Current data management and information flow is complicated by multiple hardware and software systems, dispersed offices, and blurred lines of responsibility for data analysis and sharing as mission shifts require new lines of information flow. In some cases, there seem to be problems with the accessibility of data housed both within [the regional science center] and by partner organizations.
While the demands for data continue to rise, NMFS’s budget has been highly constrained and remains below 2010 levels. Without a concerted effort to improve the information systems that drive America’s fisheries, NMFS will fail to capitalize on the performance gains and efficiencies that improved information infrastructure can deliver. Agency systems will not be able to handle new data streams from industry and citizen scientists. Obligations to support anglers and industry in an era of fiscal constraint will be compromised. And NMFS will risk falling behind other agencies, many of which have prioritized information system improvements under successive administrations.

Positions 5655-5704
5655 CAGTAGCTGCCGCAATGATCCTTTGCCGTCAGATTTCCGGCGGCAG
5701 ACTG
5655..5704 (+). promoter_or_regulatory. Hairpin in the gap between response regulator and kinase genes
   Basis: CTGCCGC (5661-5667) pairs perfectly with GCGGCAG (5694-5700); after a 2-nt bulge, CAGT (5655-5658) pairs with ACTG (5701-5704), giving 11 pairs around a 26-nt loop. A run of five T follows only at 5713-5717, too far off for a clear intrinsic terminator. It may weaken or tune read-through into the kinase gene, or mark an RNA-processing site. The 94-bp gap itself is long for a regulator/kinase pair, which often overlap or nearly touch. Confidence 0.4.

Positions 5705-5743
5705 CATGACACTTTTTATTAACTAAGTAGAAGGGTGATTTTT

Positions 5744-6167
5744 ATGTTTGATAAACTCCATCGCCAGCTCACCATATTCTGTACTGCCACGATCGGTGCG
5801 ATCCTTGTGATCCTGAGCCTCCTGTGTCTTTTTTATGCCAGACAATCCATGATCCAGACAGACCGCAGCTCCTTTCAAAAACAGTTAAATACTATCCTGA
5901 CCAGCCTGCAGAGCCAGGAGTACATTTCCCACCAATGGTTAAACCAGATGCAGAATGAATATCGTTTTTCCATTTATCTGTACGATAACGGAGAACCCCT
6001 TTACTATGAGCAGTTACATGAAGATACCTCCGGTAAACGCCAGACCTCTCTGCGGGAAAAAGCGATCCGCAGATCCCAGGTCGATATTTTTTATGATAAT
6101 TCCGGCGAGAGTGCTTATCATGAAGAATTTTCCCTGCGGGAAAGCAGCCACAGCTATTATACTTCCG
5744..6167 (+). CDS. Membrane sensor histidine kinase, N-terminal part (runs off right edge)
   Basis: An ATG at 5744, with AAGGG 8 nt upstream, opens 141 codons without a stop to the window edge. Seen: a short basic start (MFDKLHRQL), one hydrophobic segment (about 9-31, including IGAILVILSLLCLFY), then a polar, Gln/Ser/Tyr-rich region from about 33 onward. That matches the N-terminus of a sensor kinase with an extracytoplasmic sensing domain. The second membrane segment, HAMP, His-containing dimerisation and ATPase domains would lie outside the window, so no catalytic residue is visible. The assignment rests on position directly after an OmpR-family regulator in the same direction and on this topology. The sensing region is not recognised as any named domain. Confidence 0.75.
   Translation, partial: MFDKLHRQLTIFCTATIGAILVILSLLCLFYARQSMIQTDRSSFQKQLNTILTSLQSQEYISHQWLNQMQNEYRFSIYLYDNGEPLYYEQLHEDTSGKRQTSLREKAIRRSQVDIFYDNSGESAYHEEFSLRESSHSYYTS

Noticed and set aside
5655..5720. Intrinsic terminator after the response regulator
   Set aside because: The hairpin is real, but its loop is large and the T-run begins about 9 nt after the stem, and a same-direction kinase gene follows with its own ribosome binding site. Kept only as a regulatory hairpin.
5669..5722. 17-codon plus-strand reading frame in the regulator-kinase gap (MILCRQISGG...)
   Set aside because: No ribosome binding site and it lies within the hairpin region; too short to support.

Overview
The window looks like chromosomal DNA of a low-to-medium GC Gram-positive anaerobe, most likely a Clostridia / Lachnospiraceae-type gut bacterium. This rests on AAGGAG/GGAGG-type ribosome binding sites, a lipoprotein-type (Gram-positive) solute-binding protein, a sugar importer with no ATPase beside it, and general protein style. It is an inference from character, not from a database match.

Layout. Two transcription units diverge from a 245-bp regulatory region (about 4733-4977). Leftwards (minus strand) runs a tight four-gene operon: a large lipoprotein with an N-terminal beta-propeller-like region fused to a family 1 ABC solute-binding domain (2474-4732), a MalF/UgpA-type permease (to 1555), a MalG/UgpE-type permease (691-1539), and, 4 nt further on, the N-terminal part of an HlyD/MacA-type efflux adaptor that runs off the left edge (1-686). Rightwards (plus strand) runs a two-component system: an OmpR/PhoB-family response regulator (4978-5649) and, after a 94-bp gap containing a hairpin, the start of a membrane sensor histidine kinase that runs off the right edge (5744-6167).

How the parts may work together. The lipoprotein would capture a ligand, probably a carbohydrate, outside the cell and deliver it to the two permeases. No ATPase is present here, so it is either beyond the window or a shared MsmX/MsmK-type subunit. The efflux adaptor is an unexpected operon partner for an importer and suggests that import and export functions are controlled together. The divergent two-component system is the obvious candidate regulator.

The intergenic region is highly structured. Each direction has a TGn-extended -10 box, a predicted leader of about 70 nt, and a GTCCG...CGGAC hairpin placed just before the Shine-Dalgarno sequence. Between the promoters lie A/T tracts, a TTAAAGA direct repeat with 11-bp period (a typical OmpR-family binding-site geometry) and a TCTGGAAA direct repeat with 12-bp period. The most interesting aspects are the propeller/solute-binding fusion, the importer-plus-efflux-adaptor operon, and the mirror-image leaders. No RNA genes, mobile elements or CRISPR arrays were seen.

A recent Government Accountability Office report highlighted challenges relating to recreational fisheries data. See: Government Accountability Office. 2015. Recreational Fisheries Management: The National Marine Fisheries Service Should Develop a Comprehensive Strategy to Guide Its Data Collection Efforts. GAO-16-131, a report to congressional requesters. Pacific Island Fishery Science Center. 2013. Review of Information for Fishery Stock Assessments. Prepared by Gordon Tribble, USGS Pacific Island Ecosystems Science Center. See, for example: Office of Management and Budget. 2005. Memorandum for the Heads of Executive Departments and Agencies on Improving Public Access to and Dissemination of Government Information and Using the Federal Enterprise Architecture Data Reference Model. M-06-02 from Clay Johnson, III.